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Aug
29
comment How long is it safe to drink coffee after brewed?
@aaronut: Yea, they do a special type of pasteurization (UHT: Ultra High Temp pasteurization). Given the right sort of packaging, that stuff can sit on the counter for 6 months and be perfectly fine. Lot of times kid's lunch milk boxes are done like that, and cream, and high end organic milk are often done that way too (having your milk last a month is awesome. I can't remember the time I had milk go bad on me). Once it's open and on the counter though, it grows stuff almost as fast as regular milk (regular milk has a head start, so it wins, but they're both bacteria friendly).
Aug
25
comment How do I make liquid glucose from powdered glucose
@brianb: Yea, in Europe, I think it's mostly derived from grapes? You could try using honey, though honey has more water. If I were trying to re-create it, I'd keep adding powder until the mixture was a thick syrup, and go with that.
Aug
25
comment What sort of rice and noodles are “brown rice” or “brown noodles”?
My thought as well. I personally can't stand the stuff. Eat a bowl of oatmeal for breakfast, and eat the regular noodles.
Aug
24
comment How can I make breadcrumbs without a full, yeast-leavened loaf of bread?
I like rice krispies myself. The poor mans panko breadcrumb. I'd also expand the cracker selection: I've made bread crumbs out of damn near every cracker in existence. If it's crunchy, it'll do.
Aug
24
comment How can I make breadcrumbs without a full, yeast-leavened loaf of bread?
@lazo: I don't know whether to be disgusted by the fact that it's pork rind breading, or disgusted by the fact I didn't think of it first.
Aug
23
comment I left fully cooked lasagna out all night
@aaronut: I said "Kill you" not "Make you sick." And even there I said "Probably."
Aug
23
comment I left fully cooked lasagna out all night
@aaronut: And I didn't add caveats, where? The bias here is so far the other direction that any statement of the form "this probably won't kill you" is viewed as the rankest heresy.
Aug
22
comment I left fully cooked lasagna out all night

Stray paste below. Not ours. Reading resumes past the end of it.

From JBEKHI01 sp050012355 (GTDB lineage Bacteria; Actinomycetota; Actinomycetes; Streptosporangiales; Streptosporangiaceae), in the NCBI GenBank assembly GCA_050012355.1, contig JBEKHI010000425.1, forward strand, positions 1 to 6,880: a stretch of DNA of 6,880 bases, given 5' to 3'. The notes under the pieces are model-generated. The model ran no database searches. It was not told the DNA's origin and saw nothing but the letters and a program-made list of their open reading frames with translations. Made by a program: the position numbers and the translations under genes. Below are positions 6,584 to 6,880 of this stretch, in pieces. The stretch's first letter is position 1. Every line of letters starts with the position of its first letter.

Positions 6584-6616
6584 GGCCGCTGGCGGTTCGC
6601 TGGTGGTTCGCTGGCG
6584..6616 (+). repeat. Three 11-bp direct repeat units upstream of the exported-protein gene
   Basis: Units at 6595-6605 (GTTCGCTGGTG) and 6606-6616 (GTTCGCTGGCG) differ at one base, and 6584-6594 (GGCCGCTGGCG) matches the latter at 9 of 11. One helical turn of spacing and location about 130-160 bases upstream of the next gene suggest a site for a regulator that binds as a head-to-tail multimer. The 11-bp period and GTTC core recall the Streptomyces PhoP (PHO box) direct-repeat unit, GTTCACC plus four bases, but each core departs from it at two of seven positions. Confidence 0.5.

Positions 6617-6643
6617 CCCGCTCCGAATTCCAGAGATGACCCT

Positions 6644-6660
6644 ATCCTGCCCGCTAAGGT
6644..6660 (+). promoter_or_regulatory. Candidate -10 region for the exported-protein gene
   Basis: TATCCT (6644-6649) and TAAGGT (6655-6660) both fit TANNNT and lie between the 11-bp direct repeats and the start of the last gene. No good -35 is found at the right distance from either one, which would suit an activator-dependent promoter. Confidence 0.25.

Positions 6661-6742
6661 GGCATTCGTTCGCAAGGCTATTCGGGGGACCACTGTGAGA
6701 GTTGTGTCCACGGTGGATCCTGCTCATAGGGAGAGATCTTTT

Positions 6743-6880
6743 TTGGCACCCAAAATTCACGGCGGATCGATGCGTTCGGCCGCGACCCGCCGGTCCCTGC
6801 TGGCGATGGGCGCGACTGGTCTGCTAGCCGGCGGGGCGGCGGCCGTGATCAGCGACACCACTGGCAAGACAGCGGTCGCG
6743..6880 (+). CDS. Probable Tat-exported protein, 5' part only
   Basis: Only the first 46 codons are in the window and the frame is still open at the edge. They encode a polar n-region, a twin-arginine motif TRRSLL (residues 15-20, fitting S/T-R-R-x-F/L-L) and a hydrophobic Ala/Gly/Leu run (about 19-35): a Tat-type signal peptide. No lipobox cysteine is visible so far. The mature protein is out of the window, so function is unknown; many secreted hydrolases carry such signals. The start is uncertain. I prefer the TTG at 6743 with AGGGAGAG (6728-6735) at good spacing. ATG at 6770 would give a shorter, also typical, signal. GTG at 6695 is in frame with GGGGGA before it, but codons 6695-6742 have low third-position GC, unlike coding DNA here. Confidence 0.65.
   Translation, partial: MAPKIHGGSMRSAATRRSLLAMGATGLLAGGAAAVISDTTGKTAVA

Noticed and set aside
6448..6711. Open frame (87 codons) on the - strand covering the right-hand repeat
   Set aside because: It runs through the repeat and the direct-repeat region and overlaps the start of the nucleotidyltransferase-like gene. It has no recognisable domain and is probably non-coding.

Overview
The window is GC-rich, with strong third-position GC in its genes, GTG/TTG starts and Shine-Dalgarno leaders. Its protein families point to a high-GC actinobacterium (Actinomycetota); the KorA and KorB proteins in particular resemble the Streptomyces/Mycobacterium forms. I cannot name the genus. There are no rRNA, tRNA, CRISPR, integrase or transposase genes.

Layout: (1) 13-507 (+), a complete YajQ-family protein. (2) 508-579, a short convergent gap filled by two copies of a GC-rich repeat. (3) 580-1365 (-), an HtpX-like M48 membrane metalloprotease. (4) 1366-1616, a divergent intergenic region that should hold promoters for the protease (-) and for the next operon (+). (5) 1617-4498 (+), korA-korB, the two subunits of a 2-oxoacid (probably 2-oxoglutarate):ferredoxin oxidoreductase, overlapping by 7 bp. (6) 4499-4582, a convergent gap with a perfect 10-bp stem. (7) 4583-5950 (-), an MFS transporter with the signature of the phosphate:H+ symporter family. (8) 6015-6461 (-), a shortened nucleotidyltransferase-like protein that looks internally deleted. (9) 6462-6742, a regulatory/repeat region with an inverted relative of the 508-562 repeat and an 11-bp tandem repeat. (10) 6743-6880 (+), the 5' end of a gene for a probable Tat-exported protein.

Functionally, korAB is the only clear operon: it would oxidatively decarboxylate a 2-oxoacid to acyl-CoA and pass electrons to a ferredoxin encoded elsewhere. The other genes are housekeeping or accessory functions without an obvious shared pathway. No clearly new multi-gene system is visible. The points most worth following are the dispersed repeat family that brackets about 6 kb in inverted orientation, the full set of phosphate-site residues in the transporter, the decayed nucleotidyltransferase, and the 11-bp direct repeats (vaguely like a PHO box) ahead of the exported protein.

@michael: This is the same USDA that thinks I need to cook my thanksgiving turkey to 165F, right? They make recommendations for being as close to 100% safe as possible. Overnight lasagna ain't it. Nor a hamburger with pink in it, or a pork loin with juice in it, and you can throw your steak tartare out the fricking window, because that is like the worst thing imaginable from their point of view...Or you can accept that sometimes its worth not being 100% safe.
Aug
22
comment I left fully cooked lasagna out all night
@michael: It'll find a layer of cheese, which is a crappy growth medium (it's dry, and it's the byproduct of a ton of intensive bacterial growth, which means less food for newcomers). And then a layer of tomato sauce, which is a crappy growth medium (it's acidic and salty). And no, I wouldn't serve it in a restaurant. Restaurants are like hospitals: you'll find more germs there than any other sort of kitchen, and more potential cross contamination. They are held to a high standard for a reason. In a home environment? The risk is much lower. It's not nil, but I wouldn't worry about eating it.
Aug
22
comment I left fully cooked lasagna out all night
@michael: With a double rate of about 20 minutes, you'd need 10 hours just to get one billion, assuming the contamination was instant, the food was in the dangerzone, and also that the food was an ideal growth medium. In practice, you're more likely to get the e coli poisoning from your side salad. I'd put it at higher risk than raw eggs, but at a lower risk than raw chicken.
Aug
22
comment I left fully cooked lasagna out all night
Well, if my lasagna had a bunch of living staph or e coli in it after I'd cooked it, I'd think there were bigger problems than it sitting out for a while. There are more sensible bacteria to be concerned about in cooked food, at home.
Aug
22
comment What is blind baking?
@johnny: You have to watch out. You don't want to bake peas or beans INTO your crust, or you'll be sitting there for an hour prying them out with a knife.
Aug
22
comment How do I get rid of mayonnaise smell?
Can you post something of your recipe (at least the ingredients)?
Aug
22
comment I left fully cooked lasagna out all night
@michael: Eh. I think the lasagna would be fine, but I agree that you shouldn't think heating makes you safer.
Aug
20
comment How can I remove mold stains from a pan?
No more harmful than the chlorine in your pool, or your municipal water.
Aug
16
comment Cooking Cauliflower so it doesn't fall apart?
@rumtscho: I'm prejudiced. I steam. I sautee. I grill. I very seldom blanch.
Aug
16
comment Cooking Cauliflower so it doesn't fall apart?
I do it on the grill sometimes with olive oil and a little balsamic vinegar to finish it off.
Aug
15
comment Why do adult humans drink milk while no other animal does?
It is also worth noting that most carnivores will eat milk/dairy given the opportunity. We're pretty much the only one that has the ability to harvest dairy though, so it seems like we have a monopoly.
Aug
6
comment Why are my canning lids popped out?
@aaronut: Sure, now, but the use of salt as a preservative is largely based on pre-refrigeration techniques. These days, salt, even excessive salt, is more about flavor.
Aug
6
comment Why are my canning lids popped out?
@aaronut: Salt is effective, but only in extremely high concentrations, where you're using it primarily for it's properties as a dessicant. The more water you put in the equation, the less effective it is. Any salt-preserved food that doesn't need to be soaked prior to human consumption isn't salty enough to retard bacterial growth without refrigeration.